We are just getting a third reason to brace for a downturn on a scale commensurate to what America experienced in 2008-09 from global economic data. Chinese investment, retail sales and industrial production in the first two months of 2020 were 24.5%, 20.0%, and 13.5% lower than a year earlier. The German ZEW investor expectations index fell 58.2 points between February and March and, in conjunction with a 59.9-point plunge in perceived current conditions, constitutes the worst month-to-month deterioration in at least 29 years. U.S. retail sales fell 0.5% last month, compared to forecasts of a small uptick, and this and other recent data suggest that U.S. growth was slowing even before the magnitude of the pandemic’s threat became apparent.

Fourth, the ascent of political nationalism both in America and other countries and anti-government sentiment in the United States have sapped Washington’s ability to handle a crisis against which the private sector is totally helpless. America-first thinking is incompatible with the government-to-government cooperation to contain a virus that knows no border. America’s hostile actions on the climate crisis inspires pessimism that it will do the right thing now.

Fifth, the U.S. experienced a shorter and less pronounced drop in real GDP during the Great Recession than Japan or most countries in the European Union. Between the last quarter in 2007 and the second quarter of 2009, real U.S. GDP fell 4.2%, and the annualized slide in three of the five negative quarters was less than 3%. GDP even grew 2.0% at an annualized rate in 2Q08, and the drop in 2Q09 was by just 0.5%. Most of the pain was condensed into the last quarter of 2008 and first quarter of 2009. Because America’s testing for coronavirus has been so much less thorough than testing in other countries, it seems doubtful that it will experience less economic fallout than countries that were more vigilant in that regard.

And finally, markets seem ahead of the curve in understanding that the most menacing health pandemic in a century has caught mankind at a particularly bad time. At the epicenter of the Great Recession between the collapse of Lehman Brothers on the weekend of September 13-14, 2008 and the DOW’s closing low on March 9, 2009, that index fell a total of 42.7% and posted daily declines of 4.0% or more twelve different time. That was a period of just under a half year. Since February 12, 2020 when the DJIA closed at a record high of 29,556, through this morning’s intra-day low of 19,882, the index fell 32.7%, and most of that slide was in the space of the most recent three weeks.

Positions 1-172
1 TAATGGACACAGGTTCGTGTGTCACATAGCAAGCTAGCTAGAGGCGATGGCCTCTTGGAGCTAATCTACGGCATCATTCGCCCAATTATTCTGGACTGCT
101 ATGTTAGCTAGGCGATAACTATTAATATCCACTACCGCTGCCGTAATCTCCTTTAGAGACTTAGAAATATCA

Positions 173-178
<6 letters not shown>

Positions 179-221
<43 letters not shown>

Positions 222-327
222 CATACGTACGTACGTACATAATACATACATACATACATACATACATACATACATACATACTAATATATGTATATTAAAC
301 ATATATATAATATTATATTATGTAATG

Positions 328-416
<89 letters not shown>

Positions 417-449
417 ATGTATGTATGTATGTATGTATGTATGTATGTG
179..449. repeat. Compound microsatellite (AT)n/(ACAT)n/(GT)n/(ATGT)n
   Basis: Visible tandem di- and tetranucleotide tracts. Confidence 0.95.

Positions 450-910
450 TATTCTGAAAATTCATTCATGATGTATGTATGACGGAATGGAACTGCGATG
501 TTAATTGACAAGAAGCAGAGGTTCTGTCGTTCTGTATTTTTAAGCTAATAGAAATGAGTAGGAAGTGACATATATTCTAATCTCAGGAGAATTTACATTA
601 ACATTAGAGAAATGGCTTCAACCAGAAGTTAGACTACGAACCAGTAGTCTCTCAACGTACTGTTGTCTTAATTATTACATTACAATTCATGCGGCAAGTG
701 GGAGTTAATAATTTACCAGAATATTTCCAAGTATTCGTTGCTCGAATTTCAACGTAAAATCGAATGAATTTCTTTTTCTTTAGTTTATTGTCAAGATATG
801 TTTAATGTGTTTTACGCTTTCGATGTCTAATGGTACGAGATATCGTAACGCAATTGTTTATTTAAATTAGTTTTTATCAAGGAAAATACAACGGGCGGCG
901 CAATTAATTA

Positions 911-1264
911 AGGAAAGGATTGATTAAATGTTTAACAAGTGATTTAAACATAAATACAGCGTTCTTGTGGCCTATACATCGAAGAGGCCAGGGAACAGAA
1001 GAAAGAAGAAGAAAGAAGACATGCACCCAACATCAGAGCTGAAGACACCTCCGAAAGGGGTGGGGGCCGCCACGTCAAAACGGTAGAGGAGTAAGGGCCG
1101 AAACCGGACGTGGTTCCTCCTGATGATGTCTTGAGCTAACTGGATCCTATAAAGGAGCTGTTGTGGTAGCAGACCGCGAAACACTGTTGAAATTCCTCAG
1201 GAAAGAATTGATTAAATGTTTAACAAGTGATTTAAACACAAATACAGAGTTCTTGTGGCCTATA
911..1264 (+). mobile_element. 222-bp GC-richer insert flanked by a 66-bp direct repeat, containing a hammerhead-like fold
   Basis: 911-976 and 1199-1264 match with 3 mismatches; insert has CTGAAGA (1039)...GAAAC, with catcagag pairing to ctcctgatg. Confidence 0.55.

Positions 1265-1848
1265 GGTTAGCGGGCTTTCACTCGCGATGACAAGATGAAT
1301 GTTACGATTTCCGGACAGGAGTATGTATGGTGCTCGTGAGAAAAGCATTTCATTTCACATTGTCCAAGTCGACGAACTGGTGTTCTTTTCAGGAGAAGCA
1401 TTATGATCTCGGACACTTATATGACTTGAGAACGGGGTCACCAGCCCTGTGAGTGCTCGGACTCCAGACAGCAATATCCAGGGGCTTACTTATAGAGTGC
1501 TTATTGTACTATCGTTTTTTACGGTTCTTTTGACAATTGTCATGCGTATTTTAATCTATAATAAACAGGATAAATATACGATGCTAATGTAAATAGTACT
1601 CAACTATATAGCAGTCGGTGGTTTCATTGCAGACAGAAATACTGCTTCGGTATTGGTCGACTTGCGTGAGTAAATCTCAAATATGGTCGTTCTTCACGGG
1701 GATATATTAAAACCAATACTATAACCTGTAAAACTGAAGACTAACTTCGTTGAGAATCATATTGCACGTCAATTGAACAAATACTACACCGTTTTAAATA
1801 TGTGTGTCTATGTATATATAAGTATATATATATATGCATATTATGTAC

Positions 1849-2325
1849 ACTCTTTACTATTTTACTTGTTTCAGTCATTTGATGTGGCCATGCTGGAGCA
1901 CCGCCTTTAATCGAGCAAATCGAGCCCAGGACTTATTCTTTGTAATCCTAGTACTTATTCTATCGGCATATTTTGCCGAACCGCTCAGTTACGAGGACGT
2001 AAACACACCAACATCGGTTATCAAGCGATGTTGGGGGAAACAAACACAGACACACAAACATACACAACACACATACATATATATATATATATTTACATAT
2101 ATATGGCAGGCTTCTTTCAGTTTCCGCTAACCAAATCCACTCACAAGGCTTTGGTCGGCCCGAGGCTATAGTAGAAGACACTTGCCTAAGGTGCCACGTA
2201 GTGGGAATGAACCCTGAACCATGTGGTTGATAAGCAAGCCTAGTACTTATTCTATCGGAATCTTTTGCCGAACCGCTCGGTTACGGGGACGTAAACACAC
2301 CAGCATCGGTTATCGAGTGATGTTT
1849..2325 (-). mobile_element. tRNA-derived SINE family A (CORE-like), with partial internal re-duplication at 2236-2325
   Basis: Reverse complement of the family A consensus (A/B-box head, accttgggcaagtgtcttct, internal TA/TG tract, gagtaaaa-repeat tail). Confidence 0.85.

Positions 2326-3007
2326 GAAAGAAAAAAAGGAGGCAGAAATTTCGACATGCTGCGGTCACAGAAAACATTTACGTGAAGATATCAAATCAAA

There have been five daily declines of the DOW since February 27th of 4.0% or more. Seven of the dozen daily slides in the aforementioned 2008-09 span of six months were smaller than 5.0%, and the largest was a decline of 7.9% on October 15. Only one of the five largest drops this year since February 27th was smaller than 5.9%, and it occurred on that day. The size of the other four declines were 5.9% on March 11, 7.8% on March 9, 10.0% on March 12, and 12.9% on March 16. The stock market bottomed out in 2009 just four months before the end of America’s year-and-a-half-long recession. Similarly, a 45.1% decline of the DOW in 1973-74 ended about a calendar quarter before the end of the recession associated with that bear market. It’s highly likely that we are not just 3-4 months away from the current recession’s end. We probably will not even have a good guesstimate at midyear regarding the end of the pandemic, so it seems most probable that we haven’t yet seen the U.S. stock market’s ultimate floor.

Copyright 2020, Larry Greenberg. All rights reserved. No secondary distribution without express permission.